Horror Film Review: Dashcam (dir by Rob Savage)


Calm down, people.

Seriously, the amount of online hate that I’ve seen directed at the found footage horror film, Dashcam, is not only insanely over the top but it also proves (as if there was any proof necessary) that there are a lot of people out there who are incapable of understanding social satire.

Annie Hardy stars as Annie Hardy, a musician who hosts Band Car, the internet’s #1 Live Improvised Music Show Broadcast From A Moving Vehicle.  Yes, Annie Hardy is playing a fictionalized version of herself, which is something that many of this film’s critics don’t seem to understand.  (Or, more likely, they do understand that but they’re pretending to be obtuse for the clicks.)  In the film, which was shot at the height of COVID lockdowns, Annie grows tired of Los Angeles and hops a plane for London.  In London, she reunites with her former bandmate, Stretch (Amer Chadha-Patel) and proceeds to clash with just everyone that she meets.

The film’s version of Annie is outspoken about her politics, which is one reason why so many critics have gone after this film.  Annie is anti-lockdown.  She’s anti-government.  She has little use for virtue signaling activists.  She spends a lot of time going out of her way to annoy people who wear masks.  These are all things most of today’s movie heroes are not allowed to do but Annie’s attitude is, for better or worse, a fair reflection of how a lot of people were feeling at the height of the COVID era.  Despite what was often presented in the movies and on television, most people were not lighting their Fauci prayer candles and dutifully waiting for word from the CDC.  Most people were not the girl from that Walgreen’s commercial, smiling behind their mask as they rode their kick scooter to the neighborhood market so that they could pick up the latest organic fruit.  Most people were frustrated and pissed off and sick of having to pretend otherwise.

Annie’s trip to the UK is predictably a disaster and, because she live streams the entire experience, Stetch’s always-masked wife discovers just how much she and Annie disagree on politics.  This leads to a physical confrontation which leads to Annie stealing Stretch’s car.  You do have to feel a little bit bad for Stretch at this point.  Stretch works as a food delivery driver so, as annoying as Stetch can be, he does kind of need his car.  Annie decides to take on one of his deliveries herself, just to discover that the owner of a restaurant wants Annie to drive a sick and incontinent old woman named Angela to another location.  Despite her initial misgivings, Annie agrees.  Because Annie has been live streaming the entire time, Stretch is able to track them down.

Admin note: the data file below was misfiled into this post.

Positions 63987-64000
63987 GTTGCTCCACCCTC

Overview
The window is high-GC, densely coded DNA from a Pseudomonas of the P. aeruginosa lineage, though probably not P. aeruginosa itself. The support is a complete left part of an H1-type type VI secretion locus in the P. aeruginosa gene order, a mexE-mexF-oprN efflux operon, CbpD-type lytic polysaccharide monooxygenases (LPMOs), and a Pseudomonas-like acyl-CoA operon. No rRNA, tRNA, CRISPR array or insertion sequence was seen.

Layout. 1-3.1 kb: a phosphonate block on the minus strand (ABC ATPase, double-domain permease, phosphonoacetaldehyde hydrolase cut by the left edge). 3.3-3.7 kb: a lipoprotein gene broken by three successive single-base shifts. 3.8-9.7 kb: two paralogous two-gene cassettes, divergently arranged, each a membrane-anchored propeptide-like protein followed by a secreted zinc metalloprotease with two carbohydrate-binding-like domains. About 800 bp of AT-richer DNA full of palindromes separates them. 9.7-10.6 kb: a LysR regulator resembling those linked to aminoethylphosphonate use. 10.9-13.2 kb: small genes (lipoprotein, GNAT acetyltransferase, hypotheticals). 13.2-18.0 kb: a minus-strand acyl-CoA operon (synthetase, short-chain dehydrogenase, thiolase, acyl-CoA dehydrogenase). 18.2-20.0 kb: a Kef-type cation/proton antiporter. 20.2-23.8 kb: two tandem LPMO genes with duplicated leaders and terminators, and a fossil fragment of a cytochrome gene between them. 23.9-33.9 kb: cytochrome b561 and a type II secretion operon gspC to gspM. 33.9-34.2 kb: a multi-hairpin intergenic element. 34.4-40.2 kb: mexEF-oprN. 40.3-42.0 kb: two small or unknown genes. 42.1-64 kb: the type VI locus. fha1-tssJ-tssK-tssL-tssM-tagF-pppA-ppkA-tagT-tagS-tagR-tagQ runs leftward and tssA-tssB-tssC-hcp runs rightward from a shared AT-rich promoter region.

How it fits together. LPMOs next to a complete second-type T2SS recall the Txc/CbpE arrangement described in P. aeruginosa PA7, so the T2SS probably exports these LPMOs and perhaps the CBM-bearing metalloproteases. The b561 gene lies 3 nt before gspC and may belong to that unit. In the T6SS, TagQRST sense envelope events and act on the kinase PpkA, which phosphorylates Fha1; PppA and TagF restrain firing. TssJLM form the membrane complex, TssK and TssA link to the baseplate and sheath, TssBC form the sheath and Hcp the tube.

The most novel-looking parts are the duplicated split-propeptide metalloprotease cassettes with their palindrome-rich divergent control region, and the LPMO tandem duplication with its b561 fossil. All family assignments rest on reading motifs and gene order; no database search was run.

Of course, it turns out that Angela is not quite what she seems and soon, Annie and Stretch find themselves having to deal with cults, demons, and a lot other things.  Quite a few people die along the way.  Except for a few times when the signal is lost, the entire event is live streamed and the film is worth watching twice just so you can read all of the comments from the people watching Annie and Stretch try to survive a night.  They provide a commentary not only on what’s happening to Annie and Stretch but also on the horror genre in general and the whole found footage idea in specific.  At the same time that I was getting annoyed with Stretch for being whiny, so were Annie’s fans.  While Annie and Stretch were running from Angela, a fight was breaking out in the comments over Annie’s politics.  A few people were concerned that Annie was going to get killed.  A few were claiming that it was all fake.  The majority were eager to see more blood.  Quite a few complained that any moment that Annie spent hiding from Angela was “BORING.”  One thing they all had in common was a need to try to turn everything that they were watching into either a commentary on politics or an ironic joke.  It was a perfect portrayal of online culture.

Both Annie and Angela are forces of chaos in Dashcam, perfect representations of how many people were feeling at the height of the COVID era.  (Angela wears a mask throughout the film.  At one point, the mask fills up with blood, which is perhaps as powerful a symbol of COVID horror as I’ve seen thus far.)  Annie’s a survivor because she refuses to rationalize everything that’s happening around her.  She embraces her anger and her annoyance with the world.  As a result, Dashcam is not just an effective found footage horror film.  It’s also a document of how many people viewed the world in 2021.  With so many now trying to rewrite the history of what actually happened during the COVID era, it’s important to have a film, like Dashcam, that reveals just how angry and paranoid people really were.  In its way, Dashcam is a valuable time capsule.

Annie Hardy is currently taking a lot of online abuse from trolls who can’t tell the difference between the film’s Annie Hardy and the real-life Annie Hardy.  That’s a shame because Annie Hardy is a natural when she’s onscreen and she gives a good performance.  Dashcam is currently on Hulu and it’s tempting to compare this film sharp combination of horror and commentary to the rather bland and painfully inoffensive Hellraiser reboot.  Hellraiser could have used Annie Hardy.

One response to “Horror Film Review: Dashcam (dir by Rob Savage)

  1. Pingback: Lisa Marie’s Week In Review: 10/17/22 — 10/23/22 | Through the Shattered Lens

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